This disruption would increase markedly the number of exposed (cellulosic)—OH groups. Again, in one preferred embodiment, the silica source is partially oligomerized tetraethylorthosilicate (TEOS). TEOS, in the amorphous state that results from low temperature curing of the coating, contains unreacted Si—OCH2CH3 pendant groups. The anchoring of the silica oligomers onto the activated cellulose surface should thus occur by chemical attack of such reactive silica moieties by the surface —OH groups, releasing an ethanol molecule from the Si oligomer and creating a C—O—Si linkage. Such “hydrolytic surface process” can be catalyzed by the presence of base (i.e., trace NaOH adsorbed on the surface). That is, the silicon alkoxide precursors are thought to react with hydroxyl groups on the pretreated cellulose in the presence of the catalysts, acidic and basic, to covalently functionalize and attach or graft upon the cellulose as a substrate like surface. The pretreatment of the cellulose fiber with the ionic base, such as in step 101 earlier, enhances the anchoring and immobilization of the matrix formed during gel-sol formation upon the cellulose.
A variety of catalysts can be used to aid in the gelation of the template/sol-gel-precursor mixture upon the cellulose substrate. These catalysts may be acidic or basic, depending on the desired properties of the final product. These catalysts include, but are not limited to, aqueous hydrochloric acid, nitric acid, formic acid, and sulfuric acid, aqueous solutions of alkaline and alkaline earth hydroxides (e.g., CsOH) as well as organic bases. For example, hydrochloric acid can be included to accelerate the matrix development. The sol-gel processing used in the present invention can provide control of microstructures in the silica matrix formed on the cellulose substrate that is in the nanometer size range (i.e., 1 to 100 nm (0.001 to 0.1 μm)), which approaches the molecular level.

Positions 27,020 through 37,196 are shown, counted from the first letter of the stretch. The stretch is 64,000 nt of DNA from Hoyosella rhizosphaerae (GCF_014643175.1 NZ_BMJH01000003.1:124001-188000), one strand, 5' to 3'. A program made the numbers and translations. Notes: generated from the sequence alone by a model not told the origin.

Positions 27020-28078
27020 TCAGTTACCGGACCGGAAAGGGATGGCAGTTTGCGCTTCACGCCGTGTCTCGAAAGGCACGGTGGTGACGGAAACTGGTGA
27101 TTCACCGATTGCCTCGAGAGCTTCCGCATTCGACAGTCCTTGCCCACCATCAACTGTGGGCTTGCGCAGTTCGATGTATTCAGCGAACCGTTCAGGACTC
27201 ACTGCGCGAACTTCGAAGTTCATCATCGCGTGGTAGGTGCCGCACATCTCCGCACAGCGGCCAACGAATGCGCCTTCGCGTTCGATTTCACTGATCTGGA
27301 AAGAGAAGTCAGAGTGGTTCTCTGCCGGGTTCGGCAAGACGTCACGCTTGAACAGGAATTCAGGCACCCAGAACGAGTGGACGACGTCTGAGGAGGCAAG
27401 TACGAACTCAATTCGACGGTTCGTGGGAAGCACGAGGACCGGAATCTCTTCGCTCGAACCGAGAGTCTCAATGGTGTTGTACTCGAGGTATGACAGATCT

At this juncture, a composite mass is formed involving a composite sol gel comprising a three-dimensional porous network formed of the silicon alkoxide moieties and occlusions therein of the template molecules, anchored upon the cellulose.
The entrapped lower primary alcohol or other solvent, and any water, is removed from the composite mass in a subsequent drying step (step 111). For example, alcohol is removed from the gel and any water in the composite mass is removed by air drying the composite mass in an oven at 65° C. for about 5 hours. The air drying is not done under supercritical fluid drying conditions that are commonly used in aerogel processing technologies. Consequently, the modified gel collapses during the drying operation, but remains anchored to the cellulose substrate and retains sufficient porosity when wefted for filtration purposes.
The resulting dried intermediate cellulose/silica composite is then washed with a solvent that will selectively remove the template molecules from the inorganic matrix while leaving the remaining inorganic matrix in place on the cellulose substrate (step 112).
It will be apparent that the use of ethanol as this solvent serves at least two advantageous purposes during removal of the caffeine template. First, there is the apparent industrial advantage when the process of MIP production is scaled up for removing the template, and ultimately recovering it as an ethanol/caffeine solution. In this way, either crystallization or distillation, or some other unit operation process, can later be applied for recovery of both pure solvent and caffeine. The second function of absolute ethanol has is to rinse the material, and prepare it for low-temperature drying. A residue of pure ethanol is easily removed by moderate heating (<100° C.), which is critical to prevent thermal relaxation of the imprinted surface.
After the resulting composite is dried (step 113), a particular geometry in filter shape can be imparted to the composite material if needed or desired. These shapes may include, for example, a basket, cone or disc shape. To impart the three-dimensional filter shape, a moistened form of the dried product of step 113 can be molded into the desired shape using heat and compression forces applied to the composite material while positioned on a former or other suitable equipment used for that purpose. For instance, once a stable cellulose/silica material, such as in its “loose fibers” state, is synthesized by the method described herein, carton- or paper-like cellulose/silica filters can be produced by contacting the composite with distilled water to incipient wetness, followed by applying pressure for a period of time sufficient to impart a permanent shape in the fibrous mass.